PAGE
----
Ukraine in 2019: Zelensky, Donbas, Kolomoysky and more

January 3, 2020
2019 was an unusual year in Ukrainian politics. The spectacular victory of Volodymyr Zelensky and his political force at both the presidential and parliamentary elections defined its outlook to a large extent. Let’s analyze the political outcomes of the year more closely.
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Zelensky: a disruptive brand in politics

The unexpected triumph of Volodymyr Zelensky and his party Servant of the People (SoP) at both the presidential election in March-April and parliamentary election in July 2019 became the major political event in Ukraine in 2019.

Zelensky and his team were game-changers in the manner in which politics functions in Ukrainian society, and how political campaigns are conducted. He merged politics with entertainment, made room for a new type of populism, and conducted political campaigning focused on memes, rather than slogans, and on visually rich social networks in addition to TV. He became a "disruptive brand", to use a term used by marketologists. Actually, his campaign contained a great deal of political marketing.

Zelensky merged politics with entertainment, made room for a new type of populism, and conducted political campaigning focused on memes, rather than slogans

However, Zelensky immediately became a hostage of his own success. He built his campaign on "anti-establishment" messaging showing himself as an ordinary man, who speaks like and looks like your next-door neighbour. That won him immense success among voters, who no longer want politicians to be "fathers of the nation". But this immediately revealed problems: SoP appeared to be a very mixed political force; the expectations of different groups of Zelensky voters are often contradictory, and the party has no real grassroots foundation.

Servant of the People is a very mixed political force; the expectations of different groups of Zelensky voters are often contradictory, and the party has no real grassroots foundation

Besides,  the image of a "disruptive brand" still dominates the logic behind the actions of the new government. Short-term planning dominates long-term horizons. Various actors voice various scenarios and plans, often contradicting each other, and key actors behind Zelensky, from the prime minister to the head of the presidential office, are surrounded by rumors of their imminent resignation.

Open society populism: will it work?

UkraineWorld once described Zelensky phenomenon as "populism 2.0". But this populism is different from many of its variants in the rest of the world. While in some other parts of the world populism creates a discourse of closure, new boundaries, and xenophobia, Zelensky still talks about openness, a liberal agenda, and transparency. While in many parts of the world populism is a force of nostalgia, helping disillusioned people find their lost foundation in an increasingly frightening world, Zelensky's team is oriented towards the future, not the past.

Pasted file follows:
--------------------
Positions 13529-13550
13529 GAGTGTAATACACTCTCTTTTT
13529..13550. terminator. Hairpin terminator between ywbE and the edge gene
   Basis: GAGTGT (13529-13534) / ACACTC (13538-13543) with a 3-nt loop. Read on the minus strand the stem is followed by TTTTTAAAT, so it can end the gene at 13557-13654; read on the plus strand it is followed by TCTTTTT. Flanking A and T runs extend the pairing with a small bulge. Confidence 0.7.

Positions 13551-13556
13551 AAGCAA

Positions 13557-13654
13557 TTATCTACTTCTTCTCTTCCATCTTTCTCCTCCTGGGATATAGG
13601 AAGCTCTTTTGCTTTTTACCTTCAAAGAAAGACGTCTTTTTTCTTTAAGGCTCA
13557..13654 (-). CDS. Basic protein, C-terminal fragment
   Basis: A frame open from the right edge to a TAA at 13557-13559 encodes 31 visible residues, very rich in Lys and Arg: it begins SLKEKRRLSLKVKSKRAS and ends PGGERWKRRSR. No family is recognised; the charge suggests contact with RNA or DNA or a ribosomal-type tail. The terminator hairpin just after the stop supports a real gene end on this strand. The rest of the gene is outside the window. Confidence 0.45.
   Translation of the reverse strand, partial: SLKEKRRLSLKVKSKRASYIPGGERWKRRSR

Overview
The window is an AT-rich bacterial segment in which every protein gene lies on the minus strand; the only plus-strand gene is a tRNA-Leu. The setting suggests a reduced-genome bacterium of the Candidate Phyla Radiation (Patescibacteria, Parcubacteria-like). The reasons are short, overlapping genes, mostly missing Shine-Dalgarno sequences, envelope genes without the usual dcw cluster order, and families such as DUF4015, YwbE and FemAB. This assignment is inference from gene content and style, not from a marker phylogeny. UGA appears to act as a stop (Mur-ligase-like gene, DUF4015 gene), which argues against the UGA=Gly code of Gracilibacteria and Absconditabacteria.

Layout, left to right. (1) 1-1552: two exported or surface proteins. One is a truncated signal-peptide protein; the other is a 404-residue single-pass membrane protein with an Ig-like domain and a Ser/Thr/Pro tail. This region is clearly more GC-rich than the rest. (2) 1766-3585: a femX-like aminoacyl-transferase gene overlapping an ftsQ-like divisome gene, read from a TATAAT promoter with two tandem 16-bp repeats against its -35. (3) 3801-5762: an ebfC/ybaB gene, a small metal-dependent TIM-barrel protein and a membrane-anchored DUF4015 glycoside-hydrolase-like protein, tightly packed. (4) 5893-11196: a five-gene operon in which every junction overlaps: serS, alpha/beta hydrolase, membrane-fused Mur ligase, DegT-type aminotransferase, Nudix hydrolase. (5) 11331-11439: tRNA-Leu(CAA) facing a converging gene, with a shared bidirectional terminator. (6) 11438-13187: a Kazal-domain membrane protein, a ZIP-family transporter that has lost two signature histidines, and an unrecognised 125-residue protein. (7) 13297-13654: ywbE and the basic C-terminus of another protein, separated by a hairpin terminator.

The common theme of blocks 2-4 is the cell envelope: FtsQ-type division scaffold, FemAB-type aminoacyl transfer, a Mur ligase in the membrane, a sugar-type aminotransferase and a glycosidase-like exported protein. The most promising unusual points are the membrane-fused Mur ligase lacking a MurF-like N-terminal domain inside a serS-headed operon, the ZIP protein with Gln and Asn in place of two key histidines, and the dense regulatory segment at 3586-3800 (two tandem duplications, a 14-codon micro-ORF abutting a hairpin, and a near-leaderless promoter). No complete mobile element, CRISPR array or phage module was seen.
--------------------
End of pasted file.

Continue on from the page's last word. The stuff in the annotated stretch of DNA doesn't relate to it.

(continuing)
Contrary to many other populisms around the world, Zelensky still talks about openness, a liberal agenda, and transparency.

However, the question is whether this futurist logic of breakthrough isn't closing its eyes to Ukraine's existential challenge: the need to survive. Proponents of development logic say that Ukraine will only survive if it learns to be successful. Proponents of security logic argue that no country is able to develop if it's not able to defend itself against Russian aggression. The balance between security logic and development logic will certainly define the future success or failure of this administration.

War in Donbas: the devil is in the detail

It is no secret that the war in Donbas and Russian aggression in general remains an existential issue for Ukraine.

During the election campaign Zelensky showed a different approach towards the war than the then incumbent president, Petro Poroshenko. While Poroshenko was security-oriented, Zelensky was peace-oriented: peace was a much more important concept to him than national interests.

This approach won him many votes, created new opportunities for peacemaking but also new risks. The key risk is that Ukraine could find itself in a trap set in a Moscow-drafted peace plan, which will help the Kremlin to gradually restore its influence in Ukraine.

There are many questions around the peace process, which are difficult to resolve, especially given Russia's traditionally small interest in reaching compromises.

A controversy was already voiced during the Paris "Normandy" summit held on December 9. Russian President Putin insists that the Minsk-2 agreement should be taken à la lettre, especially Provision 9, according to which Ukraine can regain control over the Ukrainian-Russian border only after an election is held on occupied territories. Zelensky, on the contrary, said that Ukraine wants to gain control over the border before this election is held.

However, as we argued earlier, this controversy can be a trap hiding much more sophisticated problems.

Moreover, the border issue can mask deeper topics: Russian insistence that the "special status" should be fixed in the Constitution of Ukraine and its insistence that this special status should be permanent. All of this will bring the Russian scenario of Ukraine's "federalization" into reality.

The border issue can mask deeper topics: Russian insistence that the "special status" should be fixed in the Constitution of Ukraine and its insistence that special status should be permanent

Political reforms: "closer" politics?

An asset of Zelensky's administration and the current SoP-dominated Parliament is that it has succeeded in putting forward several important political reforms expected by  Ukrainian society.